A quotation from the movie No Country for Old Men summarizes this nicely: “It ain’t all waiting on you. . .that’s vanity.” In other words, Mark presents the Kingdom of God as one that relies little, if at all, on human action. It “does not operate in accordance with received opinion . . . at every point it upsets conventional wisdom, turns and defies it again.”1 A second parable about a mustard seed is similar. The kingdom of God, it claims, is so small and insignificant that it might be missed or overlooked. Once full grown, however, its true significance becomes known.
The parable of the sower plants a question: who is the good soil? The disciples, it seems are not. The subsequent parables further erode human volition and efficacy in instigating the kingdom of God. This question lingers in the mind when one reaches the final episode of the chapter, a miracle narrative in which Jesus calms a violent storm. Jesus prompts a trip to the other side, and then quickly decides to take a nap. A windstorm arises; the disciples are terrified. Rousing Jesus results in his calming of the storm. Jesus then berates them for a lack of faith.
Most translations obfuscate the disciples’ response to this entire episode in verse 41. The Greek most literally says, “And they feared a great fear.” The NRSV translates this as, “And they were filled with great awe.” Awe does not cut it in this context. Fear is intended, and without it, the reader misses the point. Mark here dashes any hope that the disciples might be on special epistemological footing. The initial hunch is confirmed: the disciples, those on the supposed inside, are hopelessly ignorant.
If following Mark’s threads throughout this chapter leaves one uneasy and frustrated, then we are in the exact place Mark would intend. Clifton Black, in his recent commentary, summarizes the effect of this chapter insightfully: “The astringency of Mark’s epistemology, his view of the conditions under which understanding is possible, is at once a balm to the vulnerable, frail as seeds, and an indictment of those who presume some inside track onto the workings of the Almighty.”2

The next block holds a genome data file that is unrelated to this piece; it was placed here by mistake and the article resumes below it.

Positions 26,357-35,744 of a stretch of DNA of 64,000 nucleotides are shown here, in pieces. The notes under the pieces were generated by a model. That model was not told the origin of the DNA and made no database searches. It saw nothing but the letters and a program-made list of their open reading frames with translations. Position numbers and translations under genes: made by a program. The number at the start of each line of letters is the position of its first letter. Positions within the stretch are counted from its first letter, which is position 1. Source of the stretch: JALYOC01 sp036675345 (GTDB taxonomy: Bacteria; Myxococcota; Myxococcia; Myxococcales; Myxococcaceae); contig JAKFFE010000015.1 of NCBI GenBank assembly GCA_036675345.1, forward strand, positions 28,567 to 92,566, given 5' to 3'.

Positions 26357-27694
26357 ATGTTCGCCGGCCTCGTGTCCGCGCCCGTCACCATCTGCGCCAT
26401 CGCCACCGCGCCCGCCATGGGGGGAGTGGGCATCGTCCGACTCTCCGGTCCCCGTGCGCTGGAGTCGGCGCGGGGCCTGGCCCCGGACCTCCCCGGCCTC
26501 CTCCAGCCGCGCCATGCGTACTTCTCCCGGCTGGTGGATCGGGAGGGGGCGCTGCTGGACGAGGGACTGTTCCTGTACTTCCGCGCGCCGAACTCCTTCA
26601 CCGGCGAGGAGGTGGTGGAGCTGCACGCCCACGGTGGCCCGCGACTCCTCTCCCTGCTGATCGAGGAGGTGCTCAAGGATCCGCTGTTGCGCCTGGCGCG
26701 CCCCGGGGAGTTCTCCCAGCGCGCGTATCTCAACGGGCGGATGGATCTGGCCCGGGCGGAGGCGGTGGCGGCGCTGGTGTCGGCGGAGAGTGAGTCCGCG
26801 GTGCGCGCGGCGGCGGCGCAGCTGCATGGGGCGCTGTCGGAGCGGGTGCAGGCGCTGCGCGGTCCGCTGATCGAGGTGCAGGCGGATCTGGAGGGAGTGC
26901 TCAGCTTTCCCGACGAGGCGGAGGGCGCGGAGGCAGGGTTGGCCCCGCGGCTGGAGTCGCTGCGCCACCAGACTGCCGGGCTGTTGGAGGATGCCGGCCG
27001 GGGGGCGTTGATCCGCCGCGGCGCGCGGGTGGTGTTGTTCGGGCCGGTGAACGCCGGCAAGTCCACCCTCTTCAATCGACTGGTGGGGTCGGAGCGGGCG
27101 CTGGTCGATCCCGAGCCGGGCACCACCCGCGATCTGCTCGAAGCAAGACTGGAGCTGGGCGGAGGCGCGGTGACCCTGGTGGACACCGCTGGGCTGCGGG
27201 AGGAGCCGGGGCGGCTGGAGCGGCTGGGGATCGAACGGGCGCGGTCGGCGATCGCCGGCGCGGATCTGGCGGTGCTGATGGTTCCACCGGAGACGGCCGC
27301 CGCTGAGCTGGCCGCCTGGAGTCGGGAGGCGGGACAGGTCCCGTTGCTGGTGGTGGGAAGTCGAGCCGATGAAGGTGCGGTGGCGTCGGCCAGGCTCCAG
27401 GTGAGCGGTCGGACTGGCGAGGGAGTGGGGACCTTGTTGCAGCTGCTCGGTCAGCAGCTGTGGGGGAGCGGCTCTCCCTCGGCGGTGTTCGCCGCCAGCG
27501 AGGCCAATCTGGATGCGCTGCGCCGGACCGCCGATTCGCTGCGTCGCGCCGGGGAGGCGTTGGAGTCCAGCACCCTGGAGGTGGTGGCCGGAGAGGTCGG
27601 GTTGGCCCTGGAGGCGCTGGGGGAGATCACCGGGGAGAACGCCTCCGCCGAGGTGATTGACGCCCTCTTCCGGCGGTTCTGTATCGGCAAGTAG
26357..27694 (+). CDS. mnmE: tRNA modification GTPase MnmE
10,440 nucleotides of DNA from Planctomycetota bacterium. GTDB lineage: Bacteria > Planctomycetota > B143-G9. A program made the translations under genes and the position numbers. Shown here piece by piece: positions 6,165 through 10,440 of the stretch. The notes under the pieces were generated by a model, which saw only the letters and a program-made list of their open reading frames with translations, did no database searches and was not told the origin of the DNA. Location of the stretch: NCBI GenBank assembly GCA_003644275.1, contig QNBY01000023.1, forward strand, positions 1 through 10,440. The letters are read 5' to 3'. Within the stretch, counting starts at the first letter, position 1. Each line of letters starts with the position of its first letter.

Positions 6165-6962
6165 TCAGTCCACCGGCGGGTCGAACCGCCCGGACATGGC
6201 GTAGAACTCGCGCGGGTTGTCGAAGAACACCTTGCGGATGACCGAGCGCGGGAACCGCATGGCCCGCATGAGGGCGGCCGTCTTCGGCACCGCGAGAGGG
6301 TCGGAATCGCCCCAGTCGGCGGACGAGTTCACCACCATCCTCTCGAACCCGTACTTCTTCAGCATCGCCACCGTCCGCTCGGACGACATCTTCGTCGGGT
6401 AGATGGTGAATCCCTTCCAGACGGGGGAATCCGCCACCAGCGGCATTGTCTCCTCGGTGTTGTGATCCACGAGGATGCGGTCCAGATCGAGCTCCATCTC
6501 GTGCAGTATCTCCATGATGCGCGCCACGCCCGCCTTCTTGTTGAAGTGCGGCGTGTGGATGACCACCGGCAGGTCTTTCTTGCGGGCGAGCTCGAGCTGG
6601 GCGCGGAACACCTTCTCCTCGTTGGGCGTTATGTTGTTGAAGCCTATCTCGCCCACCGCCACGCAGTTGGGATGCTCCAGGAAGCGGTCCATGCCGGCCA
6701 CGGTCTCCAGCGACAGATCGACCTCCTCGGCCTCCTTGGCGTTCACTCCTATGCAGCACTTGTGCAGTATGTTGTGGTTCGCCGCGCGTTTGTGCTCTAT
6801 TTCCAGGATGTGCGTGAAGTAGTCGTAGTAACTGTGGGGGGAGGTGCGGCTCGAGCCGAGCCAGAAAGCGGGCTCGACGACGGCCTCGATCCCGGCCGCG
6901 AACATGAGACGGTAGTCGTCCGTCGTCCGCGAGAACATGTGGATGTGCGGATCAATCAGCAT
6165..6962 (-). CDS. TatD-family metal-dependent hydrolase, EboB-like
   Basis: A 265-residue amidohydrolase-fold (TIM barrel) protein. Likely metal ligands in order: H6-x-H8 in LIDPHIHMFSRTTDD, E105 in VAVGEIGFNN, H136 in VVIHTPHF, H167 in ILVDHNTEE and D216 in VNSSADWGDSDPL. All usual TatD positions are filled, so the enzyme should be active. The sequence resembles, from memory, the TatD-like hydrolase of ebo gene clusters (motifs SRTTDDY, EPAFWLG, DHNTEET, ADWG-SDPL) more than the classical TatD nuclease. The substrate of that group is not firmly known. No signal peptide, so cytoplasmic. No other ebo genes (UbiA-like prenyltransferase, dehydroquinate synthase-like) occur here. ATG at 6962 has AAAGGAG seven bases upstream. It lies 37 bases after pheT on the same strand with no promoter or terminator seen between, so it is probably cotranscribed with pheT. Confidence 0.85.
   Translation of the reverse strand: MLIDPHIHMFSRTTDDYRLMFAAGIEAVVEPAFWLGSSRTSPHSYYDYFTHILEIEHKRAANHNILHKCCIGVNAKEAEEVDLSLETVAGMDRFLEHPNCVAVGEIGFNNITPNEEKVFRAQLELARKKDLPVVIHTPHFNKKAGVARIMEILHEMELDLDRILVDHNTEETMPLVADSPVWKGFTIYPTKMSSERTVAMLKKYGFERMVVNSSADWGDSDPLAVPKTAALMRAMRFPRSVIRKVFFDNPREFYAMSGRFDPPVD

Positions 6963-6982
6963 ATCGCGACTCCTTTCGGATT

Mark 4 can challenge modern readers in a variety of ways. Mark struggles, as did many segments of early Judaism and early Christianity, to understand Isaiah 6. How, precisely, are we to understand God’s message to Isaiah to speak in such a way that the people will not turn and be healed? Mark appropriates this text by pairing it with the parables in such a way as to apply it to those who think they’ve got things figured out. It turns the tables on those who think they are insiders, who think they are the ones ushering in God’s kingdom. The “good” news for them is that this is not their kingdom, it’s God’s. Those of us entrenched in mainline denominations ought not to try to remove the shock that Mark intends here. Are our ears attuned to the ways in which the Kingdom is moving?
Mark will eventually answer the question about who is the good soil. The answer comes in a way unexpected (like a fecund seed) and from a place easily overlooked (like a mustard seed). Mark will provide a narrative answer to the questions raised by the parables, and the answer is one that leaves its onlookers in fear.
1C. Clifton Black, Mark (Nashville: Abingdon Press, 2011), 130
2Black, Mark, 131.
January 15, 2012